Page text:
Alternative exercise traditions (AETs) such as Pilates, yoga, Tai Chi Chuan, Qigong, and various forms of dance offer the potential to improve diverse outcomes among cancer survivors by reducing adverse symptoms and mood disorders, and by enhancing function. Additionally AETs have emerged as a potential means to address deficits in current disease-focused care delivery models which are marked by prevalent under-treatment of symptoms and physical impairments. Relative to therapeutic exercise in allopathic models, many AETs are comparatively affordable and accessible...
February 2017: Physical Medicine and Rehabilitation Clinics of North America
https://www.readbyqxmd.com/read/27912947/exploratory-outcome-assessment-of-qigong-tai-chi-easy-on-breast-cancer-survivors
#6
Linda K Larkey, Denise J Roe, Lisa Smith, Denise Millstine
OBJECTIVE: Breast cancer survivors (BCSs) experience symptoms affecting overall quality of life (QOL), often for a prolonged period post-treatment. Meditative Movement (MM), including Qigong and Tai Chi Easy (QG/TCE), has demonstrated benefit for improving QOL issues such as fatigue and sleep, but there is limited evidence of its impact on cognitive function, overall physical activity, and body weight for BCSs. DESIGN: This double-blind, randomized controlled pilot study with 87 female BCSs explored effects of QG/TCE on mental and physical QOL (Medical Outcomes Survey, Short Form), cognitive function (Functional Assessment of Cancer Therapy-Cognitive Function and two cognitive performance tests from the WAIS III), overall levels of physical activity (PA)(Brief Physical Activity Questionnaire) and body mass index (BMI)...
December 2016: Complementary Therapies in Medicine
https://www.readbyqxmd.com/read/27909546/reducing-the-risk-of-breast-cancer-recurrence-an-evaluation-of-the-effects-and-mechanisms-of-diet-and-exercise
#7
REVIEW
Christina M Dieli-Conwright, Kyuwan Lee, Jacqueline L Kiwata
With recent medical advances in diagnosis and treatment, the increasing numbers of long-term survivors of breast cancer is considerable and has resulted in the expansion of scientific research to include examination of lifestyle modifications as means of prevention of recurrence, new breast cancer events, and mortality. The objective of this report is to review randomized controlled trials (RCTs) including diet and/or exercise interventions on breast cancer recurrence in women with a history of breast cancer as well as pertinent recent epidemiologic evidence...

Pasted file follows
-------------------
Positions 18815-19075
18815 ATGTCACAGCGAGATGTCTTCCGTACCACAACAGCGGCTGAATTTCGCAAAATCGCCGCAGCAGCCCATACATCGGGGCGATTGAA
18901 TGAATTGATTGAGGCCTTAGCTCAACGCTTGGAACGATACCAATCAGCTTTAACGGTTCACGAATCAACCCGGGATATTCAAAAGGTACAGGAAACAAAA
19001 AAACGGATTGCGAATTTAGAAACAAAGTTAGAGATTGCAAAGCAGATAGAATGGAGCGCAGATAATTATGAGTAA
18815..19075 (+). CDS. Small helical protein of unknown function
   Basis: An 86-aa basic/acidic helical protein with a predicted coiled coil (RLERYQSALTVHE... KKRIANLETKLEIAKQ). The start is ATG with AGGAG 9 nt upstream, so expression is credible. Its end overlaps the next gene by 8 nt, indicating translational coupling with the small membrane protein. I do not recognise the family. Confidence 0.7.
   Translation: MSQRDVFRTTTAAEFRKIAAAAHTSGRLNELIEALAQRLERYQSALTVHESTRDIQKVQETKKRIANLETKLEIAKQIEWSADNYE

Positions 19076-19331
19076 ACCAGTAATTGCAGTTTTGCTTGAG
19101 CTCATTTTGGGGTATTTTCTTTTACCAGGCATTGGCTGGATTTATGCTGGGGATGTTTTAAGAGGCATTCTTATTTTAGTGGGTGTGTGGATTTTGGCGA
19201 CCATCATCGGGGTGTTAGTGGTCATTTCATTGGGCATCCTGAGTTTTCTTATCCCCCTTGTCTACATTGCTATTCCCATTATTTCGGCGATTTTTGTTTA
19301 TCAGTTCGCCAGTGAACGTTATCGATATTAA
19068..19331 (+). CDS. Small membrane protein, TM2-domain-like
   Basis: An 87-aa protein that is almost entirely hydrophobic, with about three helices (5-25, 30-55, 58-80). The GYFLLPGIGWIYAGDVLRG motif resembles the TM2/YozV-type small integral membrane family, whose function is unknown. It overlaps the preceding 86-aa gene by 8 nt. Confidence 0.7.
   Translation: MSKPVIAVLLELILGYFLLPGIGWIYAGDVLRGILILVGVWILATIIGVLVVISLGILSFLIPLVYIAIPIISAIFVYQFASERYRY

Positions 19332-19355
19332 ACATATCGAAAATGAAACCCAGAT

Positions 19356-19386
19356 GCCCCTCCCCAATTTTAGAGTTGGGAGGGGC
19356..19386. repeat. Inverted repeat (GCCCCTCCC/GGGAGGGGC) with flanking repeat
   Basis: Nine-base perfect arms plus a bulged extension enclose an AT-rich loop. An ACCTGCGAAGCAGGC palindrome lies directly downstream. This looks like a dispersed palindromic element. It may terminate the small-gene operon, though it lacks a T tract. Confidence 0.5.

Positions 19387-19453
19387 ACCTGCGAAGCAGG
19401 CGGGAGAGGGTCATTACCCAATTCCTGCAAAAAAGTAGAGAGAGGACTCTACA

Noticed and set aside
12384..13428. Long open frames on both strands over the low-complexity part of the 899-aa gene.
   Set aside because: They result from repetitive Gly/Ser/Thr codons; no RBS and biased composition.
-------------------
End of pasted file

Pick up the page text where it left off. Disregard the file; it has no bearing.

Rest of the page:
2016: Current Breast Cancer Reports
https://www.readbyqxmd.com/read/27893938/effect-of-the-livestrong-at-the-ymca-exercise-program-on-physical-activity-fitness-quality-of-life-and-fatigue-in-cancer-survivors
#8
Melinda L Irwin, Brenda Cartmel, Maura Harrigan, Fangyong Li, Tara Sanft, Laura Shockro, Keelin O'Connor, Nancy Campbell, Sara M Tolaney, Erica L Mayer, Rachel Yung, Rachel A Freedman, Ann H Partridge, Jennifer A Ligibel
BACKGROUND: Physical activity (PA) has been linked to a lower risk of developing and dying of cancer, yet many cancer survivors do not exercise. In the current study, the authors evaluated the impact of the LIVESTRONG at the YMCA exercise program, available at Young Men's Christian Associations (YMCAs) across the United States, on PA, fitness, quality of life, fatigue, body composition, serum biomarkers, and program safety in cancer survivors. METHODS: Cancer survivors were recruited through the Yale Cancer Center and the Dana-Farber Cancer Institute and randomized to a 12-week, twice-weekly LIVESTRONG at the YMCA exercise program at YMCAs in Connecticut or Massachusetts or to a control group...
November 28, 2016: Cancer
https://www.readbyqxmd.com/read/27883168/exercise-interventions-for-preserving-physical-function-among-cancer-survivors-in-middle-to-late-life
#9
C W Daum, S K Cochrane, J D Fitzgerald, L Johnson, T W Buford
The purpose of this review was to evaluate randomized controlled trials aiming to preserve the functional status, i.e. physical capabilities, of middle-aged and older cancer survivors through a structured, physical exercise intervention. The study team performed a thorough search of the literature using six online databases. This literature search limited included studies to randomized controlled trials which implemented a structured physical activity intervention for middle- and older-aged adults diagnosed with cancer...
2016: Journal of Frailty & Aging
https://www.readbyqxmd.com/read/27868156/vaginal-and-sexual-health-treatment-strategies-within-a-female-sexual-medicine-program-for-cancer-patients-and-survivors
#10
Jeanne Carter, Cara Stabile, Barbara Seidel, Raymond E Baser, Shari Goldfarb, Deborah J Goldfrank